Efforts to forge a reorganization plan for Manville Corp. face a new obstacle in a disagreement over who should lead the one-time asbestos maker when it emerges from 3 1/2 years of federal bankruptcy court protection.
A hearing on the reorganization plan was postponed Tuesday for two days when lawyers for those with health claims against the Denver-based concern told U.S. Bankruptcy Judge Burton Lifland that they insist on approving the leadership.
“We will hold 80% of the shares in the new company, and that surely entitles us to a voice,” said Leon Silverman, an attorney for future health claimants, in an interview after the hearing in federal court here.
The building and forest products maker filed for bankruptcy court protection in August, 1982, claiming that it could not compensate the 17,000 persons who have claimed health damage from Manville asbestos products.
Meanwhile, Manville announced that it has modified the financial terms of the reorganization plan in a way that will benefit the commercial creditors and health claimants at the expense of the company’s shareholders.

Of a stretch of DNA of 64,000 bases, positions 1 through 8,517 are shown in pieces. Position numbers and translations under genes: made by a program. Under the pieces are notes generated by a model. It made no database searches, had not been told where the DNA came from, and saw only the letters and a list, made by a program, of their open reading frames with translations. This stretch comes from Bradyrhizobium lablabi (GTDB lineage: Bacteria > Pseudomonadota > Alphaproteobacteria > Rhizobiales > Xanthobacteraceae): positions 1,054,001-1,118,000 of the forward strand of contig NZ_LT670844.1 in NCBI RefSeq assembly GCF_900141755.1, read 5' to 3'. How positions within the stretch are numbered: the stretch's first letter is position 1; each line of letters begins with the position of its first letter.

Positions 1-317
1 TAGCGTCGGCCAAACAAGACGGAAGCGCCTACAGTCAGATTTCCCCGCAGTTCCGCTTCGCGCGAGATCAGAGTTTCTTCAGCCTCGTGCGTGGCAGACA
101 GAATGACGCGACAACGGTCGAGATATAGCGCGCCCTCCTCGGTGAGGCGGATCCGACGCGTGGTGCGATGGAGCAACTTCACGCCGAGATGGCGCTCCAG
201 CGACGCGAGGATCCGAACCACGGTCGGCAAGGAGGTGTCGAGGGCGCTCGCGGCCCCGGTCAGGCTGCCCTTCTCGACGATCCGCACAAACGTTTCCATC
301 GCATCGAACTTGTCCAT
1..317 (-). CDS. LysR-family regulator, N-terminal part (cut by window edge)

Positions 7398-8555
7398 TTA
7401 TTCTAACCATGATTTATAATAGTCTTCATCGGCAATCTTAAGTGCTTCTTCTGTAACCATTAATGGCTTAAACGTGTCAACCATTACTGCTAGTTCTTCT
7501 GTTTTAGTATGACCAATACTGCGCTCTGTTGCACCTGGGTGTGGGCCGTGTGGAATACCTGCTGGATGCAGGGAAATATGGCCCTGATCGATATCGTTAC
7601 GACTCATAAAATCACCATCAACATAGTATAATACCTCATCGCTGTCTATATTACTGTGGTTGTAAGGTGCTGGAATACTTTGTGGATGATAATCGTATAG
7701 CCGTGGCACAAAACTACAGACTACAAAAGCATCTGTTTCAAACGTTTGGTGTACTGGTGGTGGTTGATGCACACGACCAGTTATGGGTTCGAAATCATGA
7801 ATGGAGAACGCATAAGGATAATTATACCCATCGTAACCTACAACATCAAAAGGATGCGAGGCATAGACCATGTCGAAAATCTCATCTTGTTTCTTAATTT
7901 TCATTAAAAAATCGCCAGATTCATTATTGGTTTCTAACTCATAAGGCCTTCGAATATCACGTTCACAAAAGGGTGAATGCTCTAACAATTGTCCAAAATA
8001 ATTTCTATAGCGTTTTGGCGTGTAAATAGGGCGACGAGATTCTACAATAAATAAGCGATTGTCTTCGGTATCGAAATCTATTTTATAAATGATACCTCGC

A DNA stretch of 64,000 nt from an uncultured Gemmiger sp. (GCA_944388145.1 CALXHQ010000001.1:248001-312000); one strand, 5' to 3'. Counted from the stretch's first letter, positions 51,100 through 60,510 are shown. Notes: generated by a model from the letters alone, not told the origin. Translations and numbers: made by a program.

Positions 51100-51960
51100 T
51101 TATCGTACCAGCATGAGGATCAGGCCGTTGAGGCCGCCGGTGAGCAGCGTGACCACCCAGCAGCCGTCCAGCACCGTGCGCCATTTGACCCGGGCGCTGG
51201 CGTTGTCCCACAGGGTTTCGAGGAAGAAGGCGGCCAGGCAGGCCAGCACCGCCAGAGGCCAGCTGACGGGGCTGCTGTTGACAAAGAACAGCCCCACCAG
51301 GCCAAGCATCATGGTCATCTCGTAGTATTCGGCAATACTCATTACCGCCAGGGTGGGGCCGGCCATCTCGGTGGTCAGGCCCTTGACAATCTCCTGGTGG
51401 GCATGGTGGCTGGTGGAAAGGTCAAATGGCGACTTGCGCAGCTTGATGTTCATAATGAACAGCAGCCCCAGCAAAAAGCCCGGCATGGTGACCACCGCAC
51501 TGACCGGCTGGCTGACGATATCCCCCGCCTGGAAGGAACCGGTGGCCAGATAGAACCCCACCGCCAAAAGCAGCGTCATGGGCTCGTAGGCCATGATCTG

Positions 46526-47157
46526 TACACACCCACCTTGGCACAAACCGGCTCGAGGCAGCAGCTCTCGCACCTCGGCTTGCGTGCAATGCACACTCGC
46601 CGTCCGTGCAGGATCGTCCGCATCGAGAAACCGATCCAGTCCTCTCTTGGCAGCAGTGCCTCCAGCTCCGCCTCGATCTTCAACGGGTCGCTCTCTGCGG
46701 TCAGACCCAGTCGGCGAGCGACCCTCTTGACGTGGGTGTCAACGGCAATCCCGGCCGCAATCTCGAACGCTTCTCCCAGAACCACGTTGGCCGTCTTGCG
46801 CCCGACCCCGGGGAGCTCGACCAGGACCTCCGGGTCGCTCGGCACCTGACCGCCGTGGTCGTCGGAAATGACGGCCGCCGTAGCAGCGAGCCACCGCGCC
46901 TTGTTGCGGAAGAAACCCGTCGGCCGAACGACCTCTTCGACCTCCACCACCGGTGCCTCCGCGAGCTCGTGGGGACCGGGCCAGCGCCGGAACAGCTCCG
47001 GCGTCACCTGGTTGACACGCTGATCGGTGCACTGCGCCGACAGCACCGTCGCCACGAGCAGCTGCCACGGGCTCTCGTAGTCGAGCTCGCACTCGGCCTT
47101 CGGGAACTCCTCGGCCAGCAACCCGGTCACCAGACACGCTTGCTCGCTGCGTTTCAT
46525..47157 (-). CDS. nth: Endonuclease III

Under the latest revisions, holders of common shares will turn in six shares and receive one share in return. Holders of preferred shares also face a reduction in annual dividends to $2.70 from $3 a share.
The changes have the approval of commercial creditors, preferred stockholders and attorneys for those who have filed health claims. The revisions do not affect the plan’s basic provisions to spend $2.5 billion to $3.5 billion to satisfy present and future health claims and $125 million for property damage claims.
The leadership issue emerged after the Manville board voted Monday to insist that it maintain control over who runs the company. Manville Chairman and Chief Executive John McKinney is due to retire when he turns 70 later this year, and the board would like to replace him with Josh Hulce, the company’s president.
In a statement Monday, McKinney asserted that the company’s current management had proven its effectiveness in the last four years and would be needed to maintain good relations with lenders and customers when Manville emerges from reorganization.
However, Elihu Inselbuch, an attorney for health claimants, asserted that 43-year-old Hulce does not yet have the experience needed to “really open the lines of communication with the banking and investment communities.”
“What we really need is someone with long experience, well known to the corporate world,” Inselbuch said.